Social care teams are expected to complete more than 330,000 extra assessments in 2016-17 as a result of the Care Act’s cap on care costs, Department of Health figures reveal.
A cap on care costs and a revised means-testing system will be introduced under the Act from 1 April 2016. The government is also consulting on plans for a cap on care costs for working age adults. The changes mean a large number of people who currently self-fund their care are expected to request assessments in order to register their progress towards the cost cap or to be considered for local authority support under the revised means-test.
The cost of the changes
Figures provided by the government (see table below) show that social care teams are predicted to have carried out 332,245 extra assessments linked to the changes in 2016-17. The government has given local authorities £146m to plan and prepare for the cap in 2015-16, although this was reduced from an initial allocation of £175m under revisions to the funding allocations announced in December. The care cap changes will also require councils to carry out an extra 259,308 care reviews in 2016-17.
A DH impact assessment published this week predicts that the extra costs of additional assessments, review and care management will be £255.1m in 2016-17.
Councils are looking at several options to boost their assessment capacity to help them cope with the demand. These include online assessments, third-party assessments and setting up specialist self-funder assessment teams.
David Pearson, president of the Association of the Directors of Adult Social Services, said that the potential extra assessment demand was a “major challenge” for local authorities. He said the government’s predictions for the number of extra assessments was “reasonable” but warned that local authorities and the DH had to carefully monitor how the predictions played out in practice.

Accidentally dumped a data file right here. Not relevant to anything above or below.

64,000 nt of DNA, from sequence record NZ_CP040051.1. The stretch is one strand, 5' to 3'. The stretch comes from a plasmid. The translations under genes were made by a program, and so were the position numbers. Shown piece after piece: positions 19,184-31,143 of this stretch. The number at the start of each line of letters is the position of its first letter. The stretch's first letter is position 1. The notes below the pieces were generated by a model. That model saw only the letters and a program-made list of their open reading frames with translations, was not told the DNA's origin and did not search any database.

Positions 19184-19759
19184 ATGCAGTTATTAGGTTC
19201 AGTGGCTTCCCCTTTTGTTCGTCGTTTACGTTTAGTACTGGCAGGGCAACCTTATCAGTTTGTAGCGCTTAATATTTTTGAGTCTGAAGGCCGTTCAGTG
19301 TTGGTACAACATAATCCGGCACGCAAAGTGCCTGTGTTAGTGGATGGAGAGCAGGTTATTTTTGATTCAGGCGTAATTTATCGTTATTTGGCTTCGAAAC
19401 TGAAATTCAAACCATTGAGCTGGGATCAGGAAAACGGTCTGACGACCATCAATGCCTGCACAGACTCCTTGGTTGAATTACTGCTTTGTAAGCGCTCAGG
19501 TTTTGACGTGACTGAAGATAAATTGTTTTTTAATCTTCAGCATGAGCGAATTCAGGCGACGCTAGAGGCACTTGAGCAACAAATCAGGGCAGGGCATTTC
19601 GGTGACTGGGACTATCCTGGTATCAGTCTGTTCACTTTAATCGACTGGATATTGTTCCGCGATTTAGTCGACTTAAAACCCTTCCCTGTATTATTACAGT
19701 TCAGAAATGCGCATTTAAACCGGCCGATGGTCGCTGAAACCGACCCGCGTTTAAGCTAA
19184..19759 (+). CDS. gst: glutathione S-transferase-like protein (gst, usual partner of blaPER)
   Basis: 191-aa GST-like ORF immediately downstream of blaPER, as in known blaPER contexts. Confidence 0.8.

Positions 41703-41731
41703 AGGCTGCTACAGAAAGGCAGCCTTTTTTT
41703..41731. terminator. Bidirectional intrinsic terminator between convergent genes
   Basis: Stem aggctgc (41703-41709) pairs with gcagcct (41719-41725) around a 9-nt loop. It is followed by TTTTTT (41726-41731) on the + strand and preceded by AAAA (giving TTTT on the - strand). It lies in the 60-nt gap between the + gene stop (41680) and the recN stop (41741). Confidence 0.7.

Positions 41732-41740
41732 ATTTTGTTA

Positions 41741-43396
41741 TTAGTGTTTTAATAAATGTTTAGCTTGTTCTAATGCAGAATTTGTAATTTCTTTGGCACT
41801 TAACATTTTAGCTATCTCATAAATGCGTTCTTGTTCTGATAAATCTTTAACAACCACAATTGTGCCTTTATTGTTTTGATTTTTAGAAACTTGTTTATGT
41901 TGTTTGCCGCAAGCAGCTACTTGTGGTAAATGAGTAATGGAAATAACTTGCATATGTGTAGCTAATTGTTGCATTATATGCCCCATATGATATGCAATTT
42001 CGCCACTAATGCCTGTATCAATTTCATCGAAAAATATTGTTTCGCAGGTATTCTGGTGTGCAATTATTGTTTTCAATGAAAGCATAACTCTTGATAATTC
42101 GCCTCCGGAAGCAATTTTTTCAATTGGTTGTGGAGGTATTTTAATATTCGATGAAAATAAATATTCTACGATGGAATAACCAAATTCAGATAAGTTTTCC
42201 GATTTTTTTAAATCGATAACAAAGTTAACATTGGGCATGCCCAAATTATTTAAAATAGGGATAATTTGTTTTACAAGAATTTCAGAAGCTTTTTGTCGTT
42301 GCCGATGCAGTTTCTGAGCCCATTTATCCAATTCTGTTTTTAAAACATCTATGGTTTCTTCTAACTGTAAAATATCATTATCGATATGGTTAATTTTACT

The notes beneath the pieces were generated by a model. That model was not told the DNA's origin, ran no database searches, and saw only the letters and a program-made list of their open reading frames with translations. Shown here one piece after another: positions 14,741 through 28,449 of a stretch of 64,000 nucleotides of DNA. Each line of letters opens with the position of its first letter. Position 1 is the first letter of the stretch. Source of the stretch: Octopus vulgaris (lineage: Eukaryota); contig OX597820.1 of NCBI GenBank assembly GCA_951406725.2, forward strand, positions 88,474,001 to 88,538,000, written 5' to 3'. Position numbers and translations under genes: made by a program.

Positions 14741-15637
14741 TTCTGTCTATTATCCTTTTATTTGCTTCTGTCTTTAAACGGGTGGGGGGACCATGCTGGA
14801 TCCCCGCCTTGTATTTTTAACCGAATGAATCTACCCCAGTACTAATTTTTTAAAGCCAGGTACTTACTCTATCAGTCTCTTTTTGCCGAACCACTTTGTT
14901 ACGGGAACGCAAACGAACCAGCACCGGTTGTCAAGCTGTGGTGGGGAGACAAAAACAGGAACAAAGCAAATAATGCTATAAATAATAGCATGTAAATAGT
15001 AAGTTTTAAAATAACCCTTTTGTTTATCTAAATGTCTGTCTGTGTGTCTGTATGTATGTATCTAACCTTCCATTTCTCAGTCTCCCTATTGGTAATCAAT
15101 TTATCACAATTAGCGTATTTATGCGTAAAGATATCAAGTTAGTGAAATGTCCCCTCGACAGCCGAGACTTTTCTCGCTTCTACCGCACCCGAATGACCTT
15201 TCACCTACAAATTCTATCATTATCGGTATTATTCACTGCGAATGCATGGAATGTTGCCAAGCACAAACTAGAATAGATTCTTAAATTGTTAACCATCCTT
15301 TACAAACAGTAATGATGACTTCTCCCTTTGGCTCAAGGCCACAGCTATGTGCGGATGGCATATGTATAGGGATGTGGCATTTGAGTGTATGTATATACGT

“A lot of workforce planning is being done, and has been done, by local authorities. We need to work out what will be needed, get the right balance of qualified and unqualified staff, and look at how local authorities can work together on this so that everyone isn’t competing for the same people. We’ve been encouraging regional collaboration on this and I’ve seen some very good models from local authorities taking that forward,” he said.
How the cap will work
The cap, which will initially be set at £72,000 for anyone aged over 25 when they approach their local authority with eligible needs, will be measured according to how much a council would have spent on meeting the person’s eligible needs had it been doing so. Beyond that figure people will receive free care and support, though people in care homes will still have to pay up to £230 a week to meet their daily living costs, on a means-tested basis.
To access the cap, self-funders will need to undergo an assessment to identify their eligible needs and establish an independent personal budget setting out the notional cost to the council of meeting them. They would also have to have their needs reviewed each year, and their accrued costs will be measured through a “care account” until they reach the cap.
The government is consulting on a set of draft regulations and guidance on how the changes will work in practice. You can respond directly on the government’s Care Act consultation website or by emailing firstname.lastname@example.org.